The US Energy Information Administration on June 12 looked at the decline in proved oil and liquid reserves of publicly traded oil companies.
“Annual reports of 68 publicly traded oil companies indicated that their aggregate proved liquids reserves declined in 2016 for the second consecutive year,” the EIA said in a press release.
“The decline in proved reserves was heavily concentrated in a few companies that reduced their estimated reserves from Canadian oil sands projects. Downward revisions of existing resources, relatively low extensions and discoveries, and relatively high production also contributed to a decline in proved reserves,” the EIA said, adding that the 68 oil companies included in this analysis are listed on US stock exchanges and consequently are required to report their proved reserves annually to the US Securities and Exchange Commission.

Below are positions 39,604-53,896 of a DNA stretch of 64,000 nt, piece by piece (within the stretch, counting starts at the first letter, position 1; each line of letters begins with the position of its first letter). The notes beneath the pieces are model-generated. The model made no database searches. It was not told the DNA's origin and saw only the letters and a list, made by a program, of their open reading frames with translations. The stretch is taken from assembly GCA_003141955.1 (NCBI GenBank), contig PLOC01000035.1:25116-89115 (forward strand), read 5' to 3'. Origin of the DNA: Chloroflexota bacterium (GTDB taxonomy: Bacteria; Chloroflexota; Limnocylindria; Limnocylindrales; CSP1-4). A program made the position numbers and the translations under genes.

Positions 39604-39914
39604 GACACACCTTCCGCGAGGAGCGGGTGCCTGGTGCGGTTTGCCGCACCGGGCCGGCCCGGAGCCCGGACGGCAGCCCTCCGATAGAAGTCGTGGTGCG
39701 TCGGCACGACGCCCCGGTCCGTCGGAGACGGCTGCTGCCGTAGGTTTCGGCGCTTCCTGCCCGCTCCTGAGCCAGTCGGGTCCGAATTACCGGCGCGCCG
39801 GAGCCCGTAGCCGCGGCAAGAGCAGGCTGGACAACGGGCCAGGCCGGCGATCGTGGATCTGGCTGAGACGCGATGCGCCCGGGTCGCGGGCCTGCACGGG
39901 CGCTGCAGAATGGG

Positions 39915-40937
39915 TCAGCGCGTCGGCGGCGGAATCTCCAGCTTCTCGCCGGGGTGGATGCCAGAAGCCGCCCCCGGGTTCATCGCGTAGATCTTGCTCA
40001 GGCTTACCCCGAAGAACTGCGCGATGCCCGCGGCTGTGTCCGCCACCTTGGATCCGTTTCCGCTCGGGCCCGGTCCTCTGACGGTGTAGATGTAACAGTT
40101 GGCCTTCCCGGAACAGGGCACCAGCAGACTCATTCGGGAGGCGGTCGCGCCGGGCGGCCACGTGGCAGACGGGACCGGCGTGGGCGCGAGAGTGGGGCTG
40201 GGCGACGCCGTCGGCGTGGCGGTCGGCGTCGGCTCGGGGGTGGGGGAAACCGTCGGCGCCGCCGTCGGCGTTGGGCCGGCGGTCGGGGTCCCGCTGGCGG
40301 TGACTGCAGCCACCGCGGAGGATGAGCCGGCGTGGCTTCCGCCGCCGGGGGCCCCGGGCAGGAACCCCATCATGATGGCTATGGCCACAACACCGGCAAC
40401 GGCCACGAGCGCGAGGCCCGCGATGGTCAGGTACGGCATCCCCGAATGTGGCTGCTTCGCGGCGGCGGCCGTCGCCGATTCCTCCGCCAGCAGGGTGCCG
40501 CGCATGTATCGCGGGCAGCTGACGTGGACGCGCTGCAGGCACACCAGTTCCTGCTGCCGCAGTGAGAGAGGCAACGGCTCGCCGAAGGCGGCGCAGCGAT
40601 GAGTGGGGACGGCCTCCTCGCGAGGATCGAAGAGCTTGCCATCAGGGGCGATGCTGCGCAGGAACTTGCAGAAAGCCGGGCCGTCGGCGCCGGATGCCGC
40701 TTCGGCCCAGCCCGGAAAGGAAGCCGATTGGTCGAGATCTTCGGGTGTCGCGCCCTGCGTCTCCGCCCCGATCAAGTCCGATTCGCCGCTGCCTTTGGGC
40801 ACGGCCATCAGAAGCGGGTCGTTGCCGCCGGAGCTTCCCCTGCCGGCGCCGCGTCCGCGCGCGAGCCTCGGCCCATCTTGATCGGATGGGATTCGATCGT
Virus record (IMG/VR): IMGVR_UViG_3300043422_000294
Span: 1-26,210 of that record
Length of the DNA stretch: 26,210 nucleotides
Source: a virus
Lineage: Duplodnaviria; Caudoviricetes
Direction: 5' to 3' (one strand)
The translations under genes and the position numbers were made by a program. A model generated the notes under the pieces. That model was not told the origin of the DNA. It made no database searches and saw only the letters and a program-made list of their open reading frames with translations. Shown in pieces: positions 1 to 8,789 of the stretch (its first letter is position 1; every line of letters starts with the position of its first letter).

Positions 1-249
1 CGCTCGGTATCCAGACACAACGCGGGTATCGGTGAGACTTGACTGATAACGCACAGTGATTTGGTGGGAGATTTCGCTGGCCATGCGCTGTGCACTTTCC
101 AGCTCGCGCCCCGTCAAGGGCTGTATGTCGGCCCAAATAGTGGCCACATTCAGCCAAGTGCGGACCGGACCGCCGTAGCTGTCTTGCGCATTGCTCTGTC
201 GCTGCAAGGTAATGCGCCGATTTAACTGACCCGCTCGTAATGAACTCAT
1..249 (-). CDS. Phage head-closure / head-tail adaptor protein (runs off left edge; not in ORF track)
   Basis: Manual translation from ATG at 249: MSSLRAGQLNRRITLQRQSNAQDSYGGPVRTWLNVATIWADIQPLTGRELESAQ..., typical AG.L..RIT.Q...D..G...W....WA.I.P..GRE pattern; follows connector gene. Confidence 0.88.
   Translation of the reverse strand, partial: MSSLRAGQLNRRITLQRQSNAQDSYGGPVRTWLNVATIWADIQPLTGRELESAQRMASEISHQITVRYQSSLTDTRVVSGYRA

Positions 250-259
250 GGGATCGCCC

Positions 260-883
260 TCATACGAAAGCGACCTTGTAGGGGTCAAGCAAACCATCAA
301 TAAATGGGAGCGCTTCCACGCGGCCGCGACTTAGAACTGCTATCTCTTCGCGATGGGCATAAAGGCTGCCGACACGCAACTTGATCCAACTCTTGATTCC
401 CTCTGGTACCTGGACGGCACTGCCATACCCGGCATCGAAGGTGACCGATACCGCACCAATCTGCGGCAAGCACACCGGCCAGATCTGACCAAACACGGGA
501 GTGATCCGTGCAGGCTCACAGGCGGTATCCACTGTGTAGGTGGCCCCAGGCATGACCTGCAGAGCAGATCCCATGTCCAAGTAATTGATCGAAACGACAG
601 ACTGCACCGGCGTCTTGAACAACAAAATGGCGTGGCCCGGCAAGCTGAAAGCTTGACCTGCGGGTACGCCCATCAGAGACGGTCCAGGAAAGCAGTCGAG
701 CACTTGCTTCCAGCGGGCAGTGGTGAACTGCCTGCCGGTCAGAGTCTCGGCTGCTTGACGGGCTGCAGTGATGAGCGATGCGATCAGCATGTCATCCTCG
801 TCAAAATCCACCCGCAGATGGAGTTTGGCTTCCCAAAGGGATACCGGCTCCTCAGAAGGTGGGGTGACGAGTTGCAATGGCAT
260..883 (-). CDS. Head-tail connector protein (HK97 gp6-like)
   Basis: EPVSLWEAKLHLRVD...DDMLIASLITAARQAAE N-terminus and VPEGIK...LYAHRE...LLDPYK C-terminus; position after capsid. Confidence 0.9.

Collectively, their global crude oil and other liquids production averaged 24 million barrels per day during 2016, or about 25% of the global total, the EIA said.